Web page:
Benz

by Rick Beck

Chapter 14

Sailors & Such

It took a little over an hour for Doug to shop and for Vince to get the boat out on the water. The bay was smooth, and the wind uncharacteristically calm, but the sleek sloop didn't require a lot of wind.

The indirect sun appeared and disappeared from between the fluffy mid-day clouds, shining enough to make being on the water pleasant. Vince felt great once he'd maneuvered out of the marina. He was becoming a more adept sailor and dreaded the idea of no longer being able to sail. He'd hardly been on the boat the entire time he'd owned it and now it was his refuge.

His life was in limbo and sailing gave Vince a peaceful calm. It wasn't enough, but it was enough to make him smile, enjoying his ability to get away from the land and leave his troubles behind. The freedom sailing offered him was a freedom that could be fleeting. The calm he embraced might well be the calm that came before the storm.

He wanted to make the most of the final days before his trial began. He watched Doug on the bow, lying on his stomach, dipping his hand into the passing water, running it through his fingers and allowing it to flow back into the bay.

There was the same urge to head for the mouth of the bay and set a course due west and let the Pacific swallow him. He wasn't skilled enough to risk sailing beyond the mouth of the bay. He was a respected doctor and running away, even under these circumstances, wasn't his style. It didn't stop him from wanting to run. He understood how desperate men might.

They tied up at the marina late that afternoon. Doug sat in the stern, watching Vince secure the sail. He had a far away look on his face.

"What's up, Doug?" Vince said, making Doug sound like doc.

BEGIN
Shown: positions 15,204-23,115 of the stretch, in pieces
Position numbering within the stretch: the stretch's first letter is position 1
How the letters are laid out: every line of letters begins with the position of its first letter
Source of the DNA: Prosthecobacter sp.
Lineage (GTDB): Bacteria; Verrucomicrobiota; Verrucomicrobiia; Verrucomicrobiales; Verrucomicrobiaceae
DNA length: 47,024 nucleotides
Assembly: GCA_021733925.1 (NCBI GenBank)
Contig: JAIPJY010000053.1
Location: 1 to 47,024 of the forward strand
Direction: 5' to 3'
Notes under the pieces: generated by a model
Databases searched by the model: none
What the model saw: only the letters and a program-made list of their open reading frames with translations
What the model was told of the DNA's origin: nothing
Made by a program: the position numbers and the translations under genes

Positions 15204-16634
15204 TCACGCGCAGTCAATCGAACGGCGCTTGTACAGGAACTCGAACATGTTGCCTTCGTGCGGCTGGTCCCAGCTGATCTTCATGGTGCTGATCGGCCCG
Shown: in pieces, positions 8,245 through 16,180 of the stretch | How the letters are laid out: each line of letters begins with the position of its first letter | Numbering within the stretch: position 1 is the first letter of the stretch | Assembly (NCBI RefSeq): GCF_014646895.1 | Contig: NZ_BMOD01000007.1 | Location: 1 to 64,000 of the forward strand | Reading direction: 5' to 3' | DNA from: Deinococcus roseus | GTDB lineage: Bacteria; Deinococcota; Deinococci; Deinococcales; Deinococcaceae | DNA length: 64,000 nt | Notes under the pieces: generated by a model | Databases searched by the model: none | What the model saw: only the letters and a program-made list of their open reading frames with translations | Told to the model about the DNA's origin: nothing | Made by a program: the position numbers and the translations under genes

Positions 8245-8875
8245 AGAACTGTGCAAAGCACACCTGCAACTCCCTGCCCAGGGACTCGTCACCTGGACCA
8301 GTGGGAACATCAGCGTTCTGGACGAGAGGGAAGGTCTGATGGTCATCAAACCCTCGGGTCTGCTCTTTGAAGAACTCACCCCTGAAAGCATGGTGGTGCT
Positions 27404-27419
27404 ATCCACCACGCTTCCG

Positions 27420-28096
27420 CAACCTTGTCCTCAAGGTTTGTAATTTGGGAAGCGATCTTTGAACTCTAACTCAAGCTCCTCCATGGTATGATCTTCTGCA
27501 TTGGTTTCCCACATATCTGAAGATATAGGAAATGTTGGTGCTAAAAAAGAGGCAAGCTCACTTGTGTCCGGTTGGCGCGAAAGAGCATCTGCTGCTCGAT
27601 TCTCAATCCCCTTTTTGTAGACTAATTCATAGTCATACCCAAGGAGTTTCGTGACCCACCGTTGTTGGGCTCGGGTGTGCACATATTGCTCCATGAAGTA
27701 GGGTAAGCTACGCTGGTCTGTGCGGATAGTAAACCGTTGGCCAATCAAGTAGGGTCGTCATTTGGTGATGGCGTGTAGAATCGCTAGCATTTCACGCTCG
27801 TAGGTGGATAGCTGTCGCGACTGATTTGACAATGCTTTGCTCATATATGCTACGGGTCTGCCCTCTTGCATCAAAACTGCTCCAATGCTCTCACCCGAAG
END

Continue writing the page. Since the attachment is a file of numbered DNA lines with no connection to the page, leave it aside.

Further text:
"What?"

"Where'd you go? We're back."

"Oh, yea," he said sadly. "Does a DUI guy and a guy guilty of possession go to the same prison, doc?"

"Can't say. Haven't been to prison yet."

"We might be seeing each other sooner than you think. I got busted for drugs back a month or two ago."

"You didn't!"

"Yea, I did. They weren't my drugs but the girl dropped a dime on me. Said they were mine and not hers. She lied and I bit the dust."

"But they were hers?"

"Yea, I ain't dumb enough to walk around with drugs on me. I can't afford drugs. You wait around the park and someone offers you something. I don't hold. I didn't anyway, until I offered to carry her bag. Big mistake. I was trying to get something off her. I was being nice because I thought I could get laid."

"You were with a girl? They were her drugs? You were carrying her bag?"

"Right on all counts. Dumb, huh?"

"Doug, swear to me. Look me in the eye and swear to me you're telling me the truth."

"What? I'm not lying. I'm telling you the truth, doc. What's that prove? They nailed my ass for possession. I'm looking at a nickel or more."

"We'll see," Vince said, not sure what he was going to do but knowing where he was going to start. "I need to go up and make a phone call. You see what you can rustle up for dinner. I'm starved."

"I just happened to buy dinner when we picked up the things for lunch. You don't think I spent twenty bucks on lunchmeat and chips?"

"I wasn't paying attention. I figured you needed the change, when you didn't give me change."

"Aw, doc, that's bogus. No one's been better to me than you. I wouldn't steal from you."

"Hey, I'm just a dumb doctor. I didn't give it much thought."

"If you say so. I'll start dinner, while you're gone. I got the salmon you liked so much."

"That's great. I never gave a thought to dinner. I won't be long."